As for Mesoraco, I agree with you: the reds really mucked up that situation. I’ve been a big Meso fan since the first time I saw his swing, and I was never a big fan of Dusty Baker. But I don’t think you can blame that whole situation on Dusty. He didn’t make the rosters: he just decided who played and when. And in 2012, it’s pretty clear that Hannigan was the better offensive and defensive player. If you believe in the pitch framing numbers, then Hannigan was light years ahead of Mesoraco in 2012. Playing Meso would have been the correct thing to do for the future, and maybe he would have performed better playing 5 times per week. But Dusty’s job was to win ballgames now and he thought Hannigan playing gave them the best chance , and the numbers back him up in 2012. The bigger issue for me is why was Meso even in Cincy if he was only going to play once or twice per week. They could have used Navarro as the backup and had Devin in AAA until June or July to delay the start of his service time. Instead, they used one of Devins pre arb years and got very little out of it. Now they are in a situation where they have just gotten one good year out of Meso and he’s already arb eligible. That was dumb.

          As for last year,yes, Meso should have been the man, even when Hannigan was healthy. But Meso did get quite a bit of playing time last year and didn’t exactly seize the opportunity.

  9. no way in hades:

    “There’s no way to prove it, but I would bet a lot of money we’d have a better record right now under Dusty versus Price”

    Dusty’s team quit on him last year. Price’s team is still firing with wet ammo, but there is no sign of the quit that the team had last year.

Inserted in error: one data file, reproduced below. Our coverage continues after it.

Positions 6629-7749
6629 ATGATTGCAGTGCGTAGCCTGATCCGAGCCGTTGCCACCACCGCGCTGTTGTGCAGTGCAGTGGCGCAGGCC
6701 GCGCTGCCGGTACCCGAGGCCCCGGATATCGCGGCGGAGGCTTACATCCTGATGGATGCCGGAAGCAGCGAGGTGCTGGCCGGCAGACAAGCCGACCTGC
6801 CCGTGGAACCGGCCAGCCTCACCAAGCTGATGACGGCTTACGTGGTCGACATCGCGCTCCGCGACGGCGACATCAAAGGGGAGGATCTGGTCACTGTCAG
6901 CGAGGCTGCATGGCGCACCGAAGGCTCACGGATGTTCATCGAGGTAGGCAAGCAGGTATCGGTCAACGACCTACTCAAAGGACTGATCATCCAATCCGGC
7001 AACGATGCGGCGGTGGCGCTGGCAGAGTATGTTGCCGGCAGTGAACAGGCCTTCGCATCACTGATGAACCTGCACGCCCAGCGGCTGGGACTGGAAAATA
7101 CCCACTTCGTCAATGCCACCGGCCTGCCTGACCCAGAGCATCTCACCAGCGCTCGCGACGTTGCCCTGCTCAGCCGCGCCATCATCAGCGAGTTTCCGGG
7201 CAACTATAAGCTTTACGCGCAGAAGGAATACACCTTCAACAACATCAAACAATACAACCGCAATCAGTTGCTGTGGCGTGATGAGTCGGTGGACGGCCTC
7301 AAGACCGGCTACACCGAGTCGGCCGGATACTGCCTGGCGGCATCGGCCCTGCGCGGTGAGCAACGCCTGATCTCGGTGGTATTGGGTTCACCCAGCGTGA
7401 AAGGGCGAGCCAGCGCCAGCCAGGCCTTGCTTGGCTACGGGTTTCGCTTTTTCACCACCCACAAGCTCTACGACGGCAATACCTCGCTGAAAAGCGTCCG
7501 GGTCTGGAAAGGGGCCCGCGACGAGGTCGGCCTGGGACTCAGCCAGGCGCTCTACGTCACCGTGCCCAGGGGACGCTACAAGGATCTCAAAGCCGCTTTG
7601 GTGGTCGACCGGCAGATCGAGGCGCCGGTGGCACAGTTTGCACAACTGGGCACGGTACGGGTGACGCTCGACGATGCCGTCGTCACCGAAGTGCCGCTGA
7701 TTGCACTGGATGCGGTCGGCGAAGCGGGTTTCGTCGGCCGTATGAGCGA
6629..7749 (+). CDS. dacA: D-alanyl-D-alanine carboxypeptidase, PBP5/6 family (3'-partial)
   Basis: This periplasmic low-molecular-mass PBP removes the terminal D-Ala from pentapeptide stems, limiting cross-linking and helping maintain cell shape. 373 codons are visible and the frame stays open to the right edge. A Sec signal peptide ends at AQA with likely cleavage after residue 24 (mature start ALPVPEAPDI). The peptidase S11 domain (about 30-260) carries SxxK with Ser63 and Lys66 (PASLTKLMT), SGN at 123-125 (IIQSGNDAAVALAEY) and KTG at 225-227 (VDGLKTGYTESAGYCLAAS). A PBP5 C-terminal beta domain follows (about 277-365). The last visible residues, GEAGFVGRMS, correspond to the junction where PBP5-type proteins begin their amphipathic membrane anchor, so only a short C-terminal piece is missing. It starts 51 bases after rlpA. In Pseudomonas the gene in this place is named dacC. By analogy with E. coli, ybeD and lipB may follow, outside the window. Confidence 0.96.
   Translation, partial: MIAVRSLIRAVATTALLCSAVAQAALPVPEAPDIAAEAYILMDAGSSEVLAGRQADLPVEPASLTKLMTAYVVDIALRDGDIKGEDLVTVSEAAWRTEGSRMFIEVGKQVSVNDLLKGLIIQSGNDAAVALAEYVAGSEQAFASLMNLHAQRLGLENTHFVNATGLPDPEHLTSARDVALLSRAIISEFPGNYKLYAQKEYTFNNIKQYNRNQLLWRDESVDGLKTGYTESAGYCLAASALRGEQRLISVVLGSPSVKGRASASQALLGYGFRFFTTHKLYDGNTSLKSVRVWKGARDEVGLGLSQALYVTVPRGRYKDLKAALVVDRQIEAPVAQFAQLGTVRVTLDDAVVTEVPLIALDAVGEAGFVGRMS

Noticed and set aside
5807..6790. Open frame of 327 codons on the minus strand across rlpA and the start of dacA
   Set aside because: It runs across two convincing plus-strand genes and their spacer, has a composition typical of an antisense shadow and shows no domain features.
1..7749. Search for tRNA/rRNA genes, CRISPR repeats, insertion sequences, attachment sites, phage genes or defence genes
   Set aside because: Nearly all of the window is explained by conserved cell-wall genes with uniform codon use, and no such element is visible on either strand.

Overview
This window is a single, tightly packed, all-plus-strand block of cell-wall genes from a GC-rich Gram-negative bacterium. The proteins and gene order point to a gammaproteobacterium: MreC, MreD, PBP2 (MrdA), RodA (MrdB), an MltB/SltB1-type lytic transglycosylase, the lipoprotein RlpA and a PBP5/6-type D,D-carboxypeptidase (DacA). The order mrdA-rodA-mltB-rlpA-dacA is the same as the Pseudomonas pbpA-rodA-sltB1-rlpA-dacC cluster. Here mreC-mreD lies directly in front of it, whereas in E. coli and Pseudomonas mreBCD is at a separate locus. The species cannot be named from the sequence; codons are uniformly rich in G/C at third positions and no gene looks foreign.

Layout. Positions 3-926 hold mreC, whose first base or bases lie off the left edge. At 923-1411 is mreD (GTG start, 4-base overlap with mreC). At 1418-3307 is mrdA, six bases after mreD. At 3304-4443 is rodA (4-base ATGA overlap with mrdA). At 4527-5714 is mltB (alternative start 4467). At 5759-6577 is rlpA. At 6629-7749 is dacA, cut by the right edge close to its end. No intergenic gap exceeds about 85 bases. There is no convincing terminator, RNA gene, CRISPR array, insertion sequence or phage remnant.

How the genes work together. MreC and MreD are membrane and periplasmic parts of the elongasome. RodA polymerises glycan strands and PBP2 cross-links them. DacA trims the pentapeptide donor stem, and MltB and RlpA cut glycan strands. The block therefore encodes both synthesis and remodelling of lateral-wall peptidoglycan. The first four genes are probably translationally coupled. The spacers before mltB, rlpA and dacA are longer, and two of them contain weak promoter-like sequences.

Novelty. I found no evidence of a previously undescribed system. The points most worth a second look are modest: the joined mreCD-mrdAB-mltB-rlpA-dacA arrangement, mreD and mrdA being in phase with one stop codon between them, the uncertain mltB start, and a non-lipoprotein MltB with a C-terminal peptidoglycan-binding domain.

Dusty would have resigned by the beginning of August declaring that he has nobody to play the game.

    Dave Miley would have had the same success with those teams that Dusty had, but of course there is no way to prove it….

    of all the retread managers, we got the worst one for our scenario

  10. Doug, good article. You must watch the minor league games on a regular basis, so I trust you know what you are talking about. With that being said, the way this season has gone, I cannot get excited about Yorman Rodriguez. If playing him in September can increase his value and help get us an All-star caliber left fielder, then call him up and play him everyday! If not, then it’s just a lateral move in my opinion. Not really going forward by having him play and not going backward if he doesn’t.

  11. I am glad to hear that Pensacola has moved YorRod over to LF. By your accounts, at the plate he has set August on fire. I hope he gets a September call up. It looks as if the Reds have that in mind. The fans will like his play in the OF. They will fall in love with his arm. In my very humble opinion, his arm is better than Bruce’s. No knock on Bruce, just that YorRod’s arm is outstanding and accurate.
    You know, a platoon of YorRod and Negron in LF might work in September.